Why would someone bleed yellow? That’s what fans were asking themselves after Cleveland Cavaliers forward Cedi Osman’s nose started to leak yellow fluid following a tumble on Sunday, leading to some bizarre online discussions about the meaning of so-called “yellow blood” and what color spinal fluid is.
He had “plenty of people freaked out,” USA Today’s For The Win reported the following afternoon.
The same outlet asked whether or not he had suffered a serious injury and “started leaking spinal fluid” – it also said “he did not.”
Ultimately, Osman returned to the court. But that doesn’t answer the questions burning holes in fans’ pockets.
‘Yellow blood’ meaning explored following Cedi Osman on-court tumble
If Cedi Osman’s skin, the white of his eyes or his mucus membranes had been yellow, then it could have been as a result of jaundice.
People with jaundice tend to have a high level of bilirubin, a yellow-orange bile pigment formed from the breakdown of red blood cells, meaning parts of their anatomy turn a yellowish color.
But Osman doesn’t have jaundice. At least, there isn’t any indication from elsewhere that he suffers from the condition.
In fact, postulations about what leaking yellow blood could mean in the context of Cedi Osman’s fall may not be particularly informative. Sports medicine doctor Brian Sutterer, who has 643K subscribers on YouTube and regularly diagnoses sporting injuries for his channel, reckons the Cleveland forward’s nose was simply leaking mucus.
What color is spinal fluid?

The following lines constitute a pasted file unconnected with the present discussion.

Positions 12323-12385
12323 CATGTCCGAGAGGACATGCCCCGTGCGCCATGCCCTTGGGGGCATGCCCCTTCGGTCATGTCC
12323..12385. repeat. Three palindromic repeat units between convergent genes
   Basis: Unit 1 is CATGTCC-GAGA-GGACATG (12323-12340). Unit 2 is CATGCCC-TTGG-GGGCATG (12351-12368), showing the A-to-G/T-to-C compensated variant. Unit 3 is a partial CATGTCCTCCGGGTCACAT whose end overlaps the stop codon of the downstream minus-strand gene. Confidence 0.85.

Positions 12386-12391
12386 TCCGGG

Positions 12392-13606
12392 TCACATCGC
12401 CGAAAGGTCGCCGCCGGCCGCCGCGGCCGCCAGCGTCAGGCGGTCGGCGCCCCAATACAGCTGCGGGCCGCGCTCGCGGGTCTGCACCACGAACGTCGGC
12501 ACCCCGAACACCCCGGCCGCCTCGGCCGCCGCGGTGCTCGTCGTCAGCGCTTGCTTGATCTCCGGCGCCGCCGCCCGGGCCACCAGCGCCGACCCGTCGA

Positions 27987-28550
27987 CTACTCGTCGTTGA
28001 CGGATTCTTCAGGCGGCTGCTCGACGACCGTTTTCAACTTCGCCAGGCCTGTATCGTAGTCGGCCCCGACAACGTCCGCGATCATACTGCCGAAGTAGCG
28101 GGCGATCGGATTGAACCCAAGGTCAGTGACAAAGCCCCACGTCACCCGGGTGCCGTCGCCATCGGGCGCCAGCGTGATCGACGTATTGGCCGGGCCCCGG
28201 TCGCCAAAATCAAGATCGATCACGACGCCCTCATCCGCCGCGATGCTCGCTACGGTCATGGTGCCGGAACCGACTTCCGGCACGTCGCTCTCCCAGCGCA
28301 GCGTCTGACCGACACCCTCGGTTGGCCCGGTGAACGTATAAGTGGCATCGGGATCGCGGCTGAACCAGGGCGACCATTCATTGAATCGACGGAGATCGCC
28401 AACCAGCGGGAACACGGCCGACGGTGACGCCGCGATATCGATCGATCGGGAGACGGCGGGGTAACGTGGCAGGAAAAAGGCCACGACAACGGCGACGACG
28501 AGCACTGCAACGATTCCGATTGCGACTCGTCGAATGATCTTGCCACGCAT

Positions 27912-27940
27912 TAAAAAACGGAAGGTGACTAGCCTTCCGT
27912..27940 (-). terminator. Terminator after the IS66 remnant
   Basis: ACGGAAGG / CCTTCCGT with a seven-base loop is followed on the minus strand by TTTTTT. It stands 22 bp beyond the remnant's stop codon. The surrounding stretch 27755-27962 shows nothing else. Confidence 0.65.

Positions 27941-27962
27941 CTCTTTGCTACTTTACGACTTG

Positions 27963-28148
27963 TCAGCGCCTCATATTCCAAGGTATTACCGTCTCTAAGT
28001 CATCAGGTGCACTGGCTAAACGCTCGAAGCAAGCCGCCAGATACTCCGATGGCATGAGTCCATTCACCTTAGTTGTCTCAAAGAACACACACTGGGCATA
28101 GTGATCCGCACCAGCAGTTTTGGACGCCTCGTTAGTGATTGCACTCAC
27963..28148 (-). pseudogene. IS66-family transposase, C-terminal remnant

Again, Cedi Osman does not appear to have been leaking spinal fluid – or yellow blood – onto the court on Sunday.
Hamidou Diallo’s arm hits him “right square in the nose, maybe on the left side a little bit,” notes Dr Sutterer. “But this wasn’t anything significant enough that would […] make me think about something like a skull fracture, or a fracture in the bones deep inside the face that would lead to something like a cerebral spinal fluid leak.”
But as a point of interest, it’s still worth knowing about what color spinal fluid is. Cerebrospinal fluid (CSF) is “clear, colorless and watery,” according to Medline Plus. See below.
It flows around your brain and spinal cord. It cushions your brain from sudden impacts and removes waste products from it.
Can an impact to the face like the one that caused Cedi Osman to bleed ‘yellow blood’ cause a spinal fluid leakage?
Apparently, yes. Mayo Clinic’s entry on cerebrospinal fluid notes that a leakage can occur “anywhere in the spinal column.”
A cranial CSF leak, meanwhile, occurs in the skull. While a spinal CSF leak can cause a headache, a cranial one can cause “clear fluid” to leak from the nose or ear.
So it wasn’t too outlandish to consider the notion that Osman may have suffered the kind of impact that would cause him to “bleed” spinal fluid from his nose.
“Sometimes,” continues Mayo Clinic, “CSF leaks develop after very minor events.” And sometimes, it doesn’t even have a known cause. This is called a “spontaneous CSF leak.”
Twitter users discuss the meaning of Osman’s apparently ‘yellow blood’
“What the heck is coming out of his body?” tweeted one observer on Monday morning.
Another responded by saying that while it’s “hard to tell from the video” – it could be “mucus” or “cerebral spinal fluid” – it’s “definitely not blood.”
“I told you but you didn’t believe me,” a TikTok user said over a clip of the match. The incident has led to a surprising number of people joking about how professional basketball players could actually be aliens. “These guys are not human. Yellow blood?”
It wasn’t yellow blood, because blood isn’t yellow. If you’re a platelet donor, you’ll know that platelets alone can appear yellow. But red blood cells mean that whole blood is… red.
Others suggested it could be bile (a la jaundice), cerebrospinal fluid or even Gatorade. Thankfully, it was likely none of those.
For The Win also cites the “medical professional” opinion of Dr Brian Sutterer MD. It adds that if it is indeed mucus, it’s “weirdly runny mucus, but still mucus.”